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Re: Unicode confusables and reordering characters considered harmful, a

From: Eli Zaretskii
Subject: Re: Unicode confusables and reordering characters considered harmful, a simple solution
Date: Fri, 05 Nov 2021 14:12:12 +0200

> From: Stefan Kangas <stefan@marxist.se>
> Date: Fri, 5 Nov 2021 02:58:49 -0700
> Cc: db48x@db48x.net, cpitclaudel@gmail.com, yuri.v.khan@gmail.com, 
>       monnier@iro.umontreal.ca, emacs-devel@gnu.org
> Eli Zaretskii <eliz@gnu.org> writes:
> >> The idea is to make the programmer explicitly say yes to using these
> >> characters.  (Or at the very least give them a way to say no, but I'd
> >> much prefer the former.)
> >
> > IMNSHO, that would be a nuisance.  IOW, this cure is much worse than
> > the disease.
> I very much disagree that byte-compiler warnings would be "worse than
> the disease".  Why should any user be so very inconvenienced by that?

Because the way this is being proposed, i.e. issue a warning whenever
any of the directional controls are present, its signal-to-noise ratio
will be too low to be useful.  If the proposal is to teach the
byte-compiler to identify the cases flagged by
bidi-find-overridden-directionality, then I don't mind to it
triggering a warning.

> Security will always be at odds with convenience.  The question is one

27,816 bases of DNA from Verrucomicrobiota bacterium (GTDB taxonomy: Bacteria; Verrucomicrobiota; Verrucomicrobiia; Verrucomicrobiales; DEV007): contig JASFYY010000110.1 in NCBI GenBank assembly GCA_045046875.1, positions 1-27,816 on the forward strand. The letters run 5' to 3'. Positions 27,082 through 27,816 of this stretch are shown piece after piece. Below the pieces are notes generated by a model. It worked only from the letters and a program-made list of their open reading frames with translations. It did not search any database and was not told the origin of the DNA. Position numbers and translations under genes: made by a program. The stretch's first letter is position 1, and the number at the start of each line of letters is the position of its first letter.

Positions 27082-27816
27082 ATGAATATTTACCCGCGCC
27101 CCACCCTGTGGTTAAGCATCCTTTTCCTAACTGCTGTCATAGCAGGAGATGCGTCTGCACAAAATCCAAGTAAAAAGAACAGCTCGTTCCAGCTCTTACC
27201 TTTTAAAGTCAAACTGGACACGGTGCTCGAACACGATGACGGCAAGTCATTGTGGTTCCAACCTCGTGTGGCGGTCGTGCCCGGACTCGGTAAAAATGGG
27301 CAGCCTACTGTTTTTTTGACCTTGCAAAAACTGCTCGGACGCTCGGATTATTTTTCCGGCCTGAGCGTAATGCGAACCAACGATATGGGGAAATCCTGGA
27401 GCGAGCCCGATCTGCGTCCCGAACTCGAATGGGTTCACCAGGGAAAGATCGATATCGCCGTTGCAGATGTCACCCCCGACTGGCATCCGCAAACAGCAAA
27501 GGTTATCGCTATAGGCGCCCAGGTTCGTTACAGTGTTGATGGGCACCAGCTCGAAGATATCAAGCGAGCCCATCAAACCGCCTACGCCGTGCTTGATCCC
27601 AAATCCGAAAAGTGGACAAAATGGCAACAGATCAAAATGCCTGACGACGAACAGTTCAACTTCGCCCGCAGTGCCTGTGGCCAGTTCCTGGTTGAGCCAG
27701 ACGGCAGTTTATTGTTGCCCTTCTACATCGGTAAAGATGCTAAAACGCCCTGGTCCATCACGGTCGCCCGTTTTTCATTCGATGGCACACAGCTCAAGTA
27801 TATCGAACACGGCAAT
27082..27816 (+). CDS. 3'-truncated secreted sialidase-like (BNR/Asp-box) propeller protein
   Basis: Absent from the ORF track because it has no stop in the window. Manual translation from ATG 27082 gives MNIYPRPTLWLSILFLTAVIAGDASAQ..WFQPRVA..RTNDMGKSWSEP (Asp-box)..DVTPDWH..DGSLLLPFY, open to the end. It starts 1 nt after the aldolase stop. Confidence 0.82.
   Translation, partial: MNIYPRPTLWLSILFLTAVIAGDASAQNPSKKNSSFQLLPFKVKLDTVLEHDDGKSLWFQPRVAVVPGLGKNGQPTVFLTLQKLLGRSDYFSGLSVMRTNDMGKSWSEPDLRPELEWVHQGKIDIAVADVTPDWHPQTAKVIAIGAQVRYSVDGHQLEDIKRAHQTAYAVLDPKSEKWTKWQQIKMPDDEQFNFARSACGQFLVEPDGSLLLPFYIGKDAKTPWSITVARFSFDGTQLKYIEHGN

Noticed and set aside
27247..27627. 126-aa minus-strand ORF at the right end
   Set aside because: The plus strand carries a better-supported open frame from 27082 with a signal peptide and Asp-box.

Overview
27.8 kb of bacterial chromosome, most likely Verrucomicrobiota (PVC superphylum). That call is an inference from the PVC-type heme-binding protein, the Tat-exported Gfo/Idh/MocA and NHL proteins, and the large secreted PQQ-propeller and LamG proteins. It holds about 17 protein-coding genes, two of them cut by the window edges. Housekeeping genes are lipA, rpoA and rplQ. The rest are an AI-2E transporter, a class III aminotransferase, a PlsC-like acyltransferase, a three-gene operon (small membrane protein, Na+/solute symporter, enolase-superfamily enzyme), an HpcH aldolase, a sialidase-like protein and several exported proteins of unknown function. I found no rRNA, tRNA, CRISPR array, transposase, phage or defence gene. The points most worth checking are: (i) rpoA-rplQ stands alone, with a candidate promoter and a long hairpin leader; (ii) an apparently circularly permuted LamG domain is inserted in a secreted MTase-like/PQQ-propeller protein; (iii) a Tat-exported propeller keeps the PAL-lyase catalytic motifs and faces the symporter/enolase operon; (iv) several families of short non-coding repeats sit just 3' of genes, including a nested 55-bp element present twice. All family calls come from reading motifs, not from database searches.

> of striking a balance between the two.

The right balance is where the percent of false positives is very low.
If we are just going to warn because some codepoints are seen in the
source, the absolute majority of the warnings in Real Life will be
false positives, and that is AFAIU a bad idea for a security feature.

> In this case, I think asking users to add one line of code to those rare
> files that need to use these control characters seems like a price worth
> paying to improve security in Emacs Lisp as a whole.

Adding one line is a nuisance.  If it can be avoided, we should avoid
it.  Since we are capable of detecting the really suspicious uses of
those controls, it is much better to use that, because in that case
users will not have to add anything.

Don't you agree that a feature whose signal-to-noise ratio is high
enough to avoid the need of adding anything to the source is better
than a feature which does require such additions?

> Yes, it'll ask more from users that want to write Emacs Lisp with
> strings and comments in RTL languages.  But they can also choose to do
> nothing and live with the byte-compiler warnings instead.

That is not the stance we should take, because basically it says we
don't care enough about users who use these languages in their
programs.  Especially when we have a means of doing that without
causing any inconvenience.

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